The agreement to provide insurance for Scheurer's assumed liability is clear, unequivocal, and enforceable. [2] See Holmes, 488 N.W.2d at 474 (upholding indemnification where subcontractor agreed to provide insurance coverage for all damages and injuries, including "claims for which the Contractor may be or may be claimed to be" liable). We note that Scheurer's failure to include Knutson as an additional insured as required by the subcontract does not limit Knutson's ability to recover from Scheurer. See Minn. Stat. § 337.05, subd. 2 (1994) (providing that where indemnitor did not obtain the specified insurance, the indemnitee "shall have indemnification from the [indemnitor] to the same extent as the specified insurance").

2. Scheurer argues that Knutson is only entitled to attorney fees and costs for enforcing indemnification, and not for the underlying defense of Van Vickle's personal injury claim. We disagree. In Seifert v. Regents of Univ. of Minn., 505 N.W.2d 83 (Minn. App. 1993), review denied (Minn. Oct. 28, 1993), we upheld an award of attorney fees and costs for defending the underlying negligence action. Id. at 86-87. The only requirement was that defense of the underlying action must have been tendered and refused. Id.; see also Hill v. Okay Constr. Co., 312 Minn. 324, 346, 252 N.W.2d 107, 121 (1977).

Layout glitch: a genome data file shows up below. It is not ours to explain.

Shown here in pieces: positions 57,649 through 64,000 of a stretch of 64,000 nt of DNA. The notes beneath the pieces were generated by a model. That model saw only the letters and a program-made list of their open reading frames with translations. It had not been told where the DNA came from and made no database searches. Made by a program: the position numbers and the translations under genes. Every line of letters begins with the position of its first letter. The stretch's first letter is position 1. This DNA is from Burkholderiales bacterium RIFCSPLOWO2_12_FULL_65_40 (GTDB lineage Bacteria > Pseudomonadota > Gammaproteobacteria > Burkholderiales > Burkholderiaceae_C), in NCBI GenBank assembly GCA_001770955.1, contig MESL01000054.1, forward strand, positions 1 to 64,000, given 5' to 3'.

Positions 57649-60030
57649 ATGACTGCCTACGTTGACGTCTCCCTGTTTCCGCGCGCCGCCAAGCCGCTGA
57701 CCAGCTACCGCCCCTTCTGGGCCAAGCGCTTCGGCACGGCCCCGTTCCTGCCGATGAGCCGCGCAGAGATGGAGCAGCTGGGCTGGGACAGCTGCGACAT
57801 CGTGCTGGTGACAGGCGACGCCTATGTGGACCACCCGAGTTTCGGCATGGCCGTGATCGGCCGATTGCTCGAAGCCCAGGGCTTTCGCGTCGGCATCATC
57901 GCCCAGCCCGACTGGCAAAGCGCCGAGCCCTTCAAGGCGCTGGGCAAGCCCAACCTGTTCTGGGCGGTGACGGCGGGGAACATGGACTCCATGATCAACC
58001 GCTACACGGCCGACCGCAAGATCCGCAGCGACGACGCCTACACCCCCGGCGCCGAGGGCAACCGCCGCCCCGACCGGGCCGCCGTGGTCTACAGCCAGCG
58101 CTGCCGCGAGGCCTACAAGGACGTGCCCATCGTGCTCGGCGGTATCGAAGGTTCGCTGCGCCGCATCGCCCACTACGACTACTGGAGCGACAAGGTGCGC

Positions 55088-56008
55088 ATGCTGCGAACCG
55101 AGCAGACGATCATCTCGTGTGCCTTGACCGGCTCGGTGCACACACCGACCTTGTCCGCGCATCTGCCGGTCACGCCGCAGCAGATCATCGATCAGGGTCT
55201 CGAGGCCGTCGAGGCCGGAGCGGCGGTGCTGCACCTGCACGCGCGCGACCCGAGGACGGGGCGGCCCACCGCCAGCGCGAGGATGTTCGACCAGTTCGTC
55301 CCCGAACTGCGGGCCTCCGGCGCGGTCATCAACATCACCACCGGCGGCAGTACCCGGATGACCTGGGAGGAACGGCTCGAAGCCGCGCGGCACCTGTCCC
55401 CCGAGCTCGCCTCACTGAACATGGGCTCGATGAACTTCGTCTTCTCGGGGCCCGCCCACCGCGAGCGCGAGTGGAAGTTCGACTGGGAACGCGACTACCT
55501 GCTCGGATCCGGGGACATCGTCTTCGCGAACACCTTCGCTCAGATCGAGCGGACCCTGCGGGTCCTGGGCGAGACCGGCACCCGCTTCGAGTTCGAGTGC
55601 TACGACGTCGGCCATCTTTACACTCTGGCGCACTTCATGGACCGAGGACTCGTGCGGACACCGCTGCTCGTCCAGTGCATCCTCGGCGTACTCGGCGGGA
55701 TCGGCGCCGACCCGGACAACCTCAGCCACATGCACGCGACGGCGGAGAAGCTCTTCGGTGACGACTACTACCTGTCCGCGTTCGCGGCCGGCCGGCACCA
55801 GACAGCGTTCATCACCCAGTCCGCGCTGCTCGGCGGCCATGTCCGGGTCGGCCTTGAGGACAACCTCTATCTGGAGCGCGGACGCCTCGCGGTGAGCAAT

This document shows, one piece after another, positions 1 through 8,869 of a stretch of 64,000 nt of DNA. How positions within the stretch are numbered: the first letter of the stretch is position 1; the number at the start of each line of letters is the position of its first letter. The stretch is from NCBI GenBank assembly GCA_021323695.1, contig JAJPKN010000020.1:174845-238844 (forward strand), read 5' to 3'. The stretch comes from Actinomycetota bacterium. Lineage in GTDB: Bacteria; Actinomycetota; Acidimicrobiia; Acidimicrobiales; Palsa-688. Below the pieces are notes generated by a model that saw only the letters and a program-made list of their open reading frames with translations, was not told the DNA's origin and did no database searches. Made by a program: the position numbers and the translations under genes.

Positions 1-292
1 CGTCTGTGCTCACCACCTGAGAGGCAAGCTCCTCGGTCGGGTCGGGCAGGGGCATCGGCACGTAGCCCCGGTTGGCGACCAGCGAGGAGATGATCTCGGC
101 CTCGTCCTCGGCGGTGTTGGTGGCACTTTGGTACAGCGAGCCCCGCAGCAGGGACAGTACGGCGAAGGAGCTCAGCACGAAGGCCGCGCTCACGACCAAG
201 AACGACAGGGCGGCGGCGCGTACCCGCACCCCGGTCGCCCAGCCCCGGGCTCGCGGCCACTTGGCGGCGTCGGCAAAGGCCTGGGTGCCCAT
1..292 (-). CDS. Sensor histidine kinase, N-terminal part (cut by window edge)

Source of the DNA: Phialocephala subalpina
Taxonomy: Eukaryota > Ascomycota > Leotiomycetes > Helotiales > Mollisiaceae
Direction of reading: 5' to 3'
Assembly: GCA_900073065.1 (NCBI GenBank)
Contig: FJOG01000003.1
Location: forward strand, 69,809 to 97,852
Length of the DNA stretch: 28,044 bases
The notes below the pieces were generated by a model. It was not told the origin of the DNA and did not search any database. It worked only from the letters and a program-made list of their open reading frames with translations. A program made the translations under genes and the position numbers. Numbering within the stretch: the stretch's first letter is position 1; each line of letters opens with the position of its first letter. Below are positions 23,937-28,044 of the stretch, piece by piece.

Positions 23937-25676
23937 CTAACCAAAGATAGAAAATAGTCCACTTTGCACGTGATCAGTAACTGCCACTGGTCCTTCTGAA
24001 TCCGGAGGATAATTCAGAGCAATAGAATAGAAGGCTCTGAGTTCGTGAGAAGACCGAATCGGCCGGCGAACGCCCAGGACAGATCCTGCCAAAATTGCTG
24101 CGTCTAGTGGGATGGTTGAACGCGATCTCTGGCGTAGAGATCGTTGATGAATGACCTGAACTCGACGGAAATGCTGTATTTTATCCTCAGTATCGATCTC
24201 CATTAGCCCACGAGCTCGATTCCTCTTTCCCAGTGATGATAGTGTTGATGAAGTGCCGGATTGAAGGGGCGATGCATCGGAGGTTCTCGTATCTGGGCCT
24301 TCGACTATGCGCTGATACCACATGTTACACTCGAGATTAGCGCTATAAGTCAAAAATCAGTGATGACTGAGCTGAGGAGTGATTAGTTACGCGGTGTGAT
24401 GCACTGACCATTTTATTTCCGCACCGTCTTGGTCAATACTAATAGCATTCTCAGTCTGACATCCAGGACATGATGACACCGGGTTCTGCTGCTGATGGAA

The reasonable value of attorney fees is a question of fact and we must uphold the district court's findings on that issue unless they are clearly erroneous. Amerman v. Lakeland Dev. Corp., 295 Minn. 536, 537, 203 N.W.2d 400, 400-01 (1973). Here, Knutson tendered defense of the underlying claim and Scheurer refused. Knutson submitted detailed affidavits and billing statements. The district court's award of attorney fees and costs is not clearly erroneous.

Knutson argues that the court erred in not awarding fees and costs it incurred in its postjudgment motion to prove the amounts recoverable under the indemnification agreement. These fees and costs were incurred in enforcing indemnification. We find, therefore, that Knutson is entitled to recovery, and we remand this matter to the district court.